Four-year veteran Phillippe started Pittsburg’s final 1902 game. He attained 20 wins and amassed at least 270 innings during each of his first three seasons, and was pitching for his 20th win facing Cincinnati. Phillippe was one of the many players traded from the Louisville Colonels to Pittsburgh after the 1899 season. He spent the rest of his 13-year career in Pittsburgh, and was voted the greatest right-handed pitcher in Pirates history in 1969.13 A 6-foot right-hander possessing a fastball and curveball, Phillippe had legendary control; his career record 1.25 walks per nine innings is the lowest ratio once the modern 60-foot 6-inch pitching distance was established in 1893.14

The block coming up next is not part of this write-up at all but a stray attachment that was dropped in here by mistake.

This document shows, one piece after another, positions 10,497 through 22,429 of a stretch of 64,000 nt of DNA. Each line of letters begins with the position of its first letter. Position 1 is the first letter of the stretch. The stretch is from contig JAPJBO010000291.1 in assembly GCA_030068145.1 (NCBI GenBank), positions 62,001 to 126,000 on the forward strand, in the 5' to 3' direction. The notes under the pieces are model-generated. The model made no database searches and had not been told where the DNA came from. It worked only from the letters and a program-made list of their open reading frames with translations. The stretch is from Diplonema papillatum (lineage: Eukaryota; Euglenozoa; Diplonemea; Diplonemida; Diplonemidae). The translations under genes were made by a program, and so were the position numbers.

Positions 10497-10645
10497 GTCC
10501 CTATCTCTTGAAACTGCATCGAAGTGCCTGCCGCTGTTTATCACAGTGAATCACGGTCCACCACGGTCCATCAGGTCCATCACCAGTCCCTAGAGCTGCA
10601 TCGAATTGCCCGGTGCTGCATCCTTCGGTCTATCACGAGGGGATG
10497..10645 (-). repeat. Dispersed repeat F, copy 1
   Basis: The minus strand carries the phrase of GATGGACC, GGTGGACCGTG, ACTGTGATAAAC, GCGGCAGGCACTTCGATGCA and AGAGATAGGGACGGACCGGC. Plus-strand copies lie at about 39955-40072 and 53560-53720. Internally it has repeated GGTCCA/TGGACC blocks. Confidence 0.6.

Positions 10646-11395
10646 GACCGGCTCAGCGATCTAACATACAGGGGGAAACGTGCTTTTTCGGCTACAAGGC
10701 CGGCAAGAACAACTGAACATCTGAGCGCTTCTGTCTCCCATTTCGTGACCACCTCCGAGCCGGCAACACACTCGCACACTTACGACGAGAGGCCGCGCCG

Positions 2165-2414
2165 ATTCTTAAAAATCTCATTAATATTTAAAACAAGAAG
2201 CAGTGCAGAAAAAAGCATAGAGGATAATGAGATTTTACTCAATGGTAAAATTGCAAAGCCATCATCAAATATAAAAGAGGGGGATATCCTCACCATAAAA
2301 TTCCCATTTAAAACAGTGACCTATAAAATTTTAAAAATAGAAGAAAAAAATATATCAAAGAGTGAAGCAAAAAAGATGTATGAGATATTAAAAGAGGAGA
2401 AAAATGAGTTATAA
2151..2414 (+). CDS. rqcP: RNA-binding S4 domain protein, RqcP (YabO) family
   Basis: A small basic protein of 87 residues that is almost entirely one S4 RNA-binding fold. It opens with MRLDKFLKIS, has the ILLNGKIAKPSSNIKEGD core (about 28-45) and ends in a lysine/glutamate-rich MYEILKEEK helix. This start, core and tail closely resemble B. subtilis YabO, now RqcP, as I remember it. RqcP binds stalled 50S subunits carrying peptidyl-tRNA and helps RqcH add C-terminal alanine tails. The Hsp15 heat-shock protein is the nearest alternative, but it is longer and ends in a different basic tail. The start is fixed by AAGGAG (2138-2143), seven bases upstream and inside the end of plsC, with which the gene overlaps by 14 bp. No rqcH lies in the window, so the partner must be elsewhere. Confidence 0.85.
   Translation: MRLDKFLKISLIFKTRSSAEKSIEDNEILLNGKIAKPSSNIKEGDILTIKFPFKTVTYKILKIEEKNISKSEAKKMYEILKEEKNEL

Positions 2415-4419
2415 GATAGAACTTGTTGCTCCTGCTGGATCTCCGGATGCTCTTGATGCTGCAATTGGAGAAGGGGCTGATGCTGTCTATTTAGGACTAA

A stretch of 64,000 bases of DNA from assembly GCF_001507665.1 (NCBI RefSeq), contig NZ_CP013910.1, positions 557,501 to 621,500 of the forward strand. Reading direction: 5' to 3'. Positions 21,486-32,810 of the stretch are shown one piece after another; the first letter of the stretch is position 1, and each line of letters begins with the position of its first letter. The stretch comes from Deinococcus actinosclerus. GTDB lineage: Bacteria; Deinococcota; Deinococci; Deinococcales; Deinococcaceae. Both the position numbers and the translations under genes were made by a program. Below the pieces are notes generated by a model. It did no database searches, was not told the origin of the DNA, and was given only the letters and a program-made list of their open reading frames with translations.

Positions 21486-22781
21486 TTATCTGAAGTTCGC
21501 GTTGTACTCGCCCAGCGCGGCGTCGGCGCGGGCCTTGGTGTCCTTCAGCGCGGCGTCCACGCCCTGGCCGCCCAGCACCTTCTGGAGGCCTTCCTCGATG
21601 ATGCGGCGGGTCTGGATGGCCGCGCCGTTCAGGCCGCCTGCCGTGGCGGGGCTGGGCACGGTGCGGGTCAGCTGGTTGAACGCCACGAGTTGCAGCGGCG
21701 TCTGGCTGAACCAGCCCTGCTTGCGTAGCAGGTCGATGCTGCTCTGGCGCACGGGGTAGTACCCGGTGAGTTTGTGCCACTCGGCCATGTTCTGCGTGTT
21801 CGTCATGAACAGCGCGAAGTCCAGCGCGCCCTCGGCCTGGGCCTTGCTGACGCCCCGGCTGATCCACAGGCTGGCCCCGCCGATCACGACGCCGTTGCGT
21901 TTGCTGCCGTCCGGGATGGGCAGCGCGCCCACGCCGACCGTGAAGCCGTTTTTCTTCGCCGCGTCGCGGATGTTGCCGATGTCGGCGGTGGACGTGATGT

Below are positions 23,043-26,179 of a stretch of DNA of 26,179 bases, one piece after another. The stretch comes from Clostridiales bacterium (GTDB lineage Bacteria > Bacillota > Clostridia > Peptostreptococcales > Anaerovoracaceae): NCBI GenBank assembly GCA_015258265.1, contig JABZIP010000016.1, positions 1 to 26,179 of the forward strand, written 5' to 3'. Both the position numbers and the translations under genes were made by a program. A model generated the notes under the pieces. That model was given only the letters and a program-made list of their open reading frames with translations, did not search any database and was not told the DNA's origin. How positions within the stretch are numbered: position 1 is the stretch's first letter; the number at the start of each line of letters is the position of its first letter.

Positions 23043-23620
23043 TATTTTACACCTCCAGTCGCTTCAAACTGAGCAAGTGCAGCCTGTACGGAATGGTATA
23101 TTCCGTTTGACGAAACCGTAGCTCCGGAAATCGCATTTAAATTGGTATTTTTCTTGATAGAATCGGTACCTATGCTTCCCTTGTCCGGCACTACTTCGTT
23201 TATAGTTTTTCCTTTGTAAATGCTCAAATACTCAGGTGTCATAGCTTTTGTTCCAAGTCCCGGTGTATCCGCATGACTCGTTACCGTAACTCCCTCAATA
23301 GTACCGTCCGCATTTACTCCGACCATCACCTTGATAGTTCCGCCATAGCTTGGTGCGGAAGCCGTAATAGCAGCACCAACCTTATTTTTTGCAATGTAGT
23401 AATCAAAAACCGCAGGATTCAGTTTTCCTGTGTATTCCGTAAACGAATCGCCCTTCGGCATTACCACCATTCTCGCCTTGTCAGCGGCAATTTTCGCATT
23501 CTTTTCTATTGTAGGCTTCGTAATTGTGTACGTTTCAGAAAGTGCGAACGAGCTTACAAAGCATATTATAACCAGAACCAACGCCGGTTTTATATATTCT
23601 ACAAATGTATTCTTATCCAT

His mound opponent that afternoon was Beckley, better known as a Hall of Fame first baseman than a starting pitcher. Beckley’s career spanned 20 seasons with five different teams, including seven-plus years with the Pirates and a single year (1890) with the Players League Pittsburgh Burghers during their only year of existence. After nearly 2,000 games played at first base, Beckley was making his lone career pitching appearance as part of Cincinnati manager Joe Kelley’s protest over sloppy weather conditions. Rookie reliever Rube Vickers served as Beckley’s catcher; newspaper reports describing the game didn’t sugarcoat the Reds’ behavior, noting, “Beckley’s weak throwing arm is notorious in baseball circles, but Jake proved a better pitcher than Vickers did a catcher.”15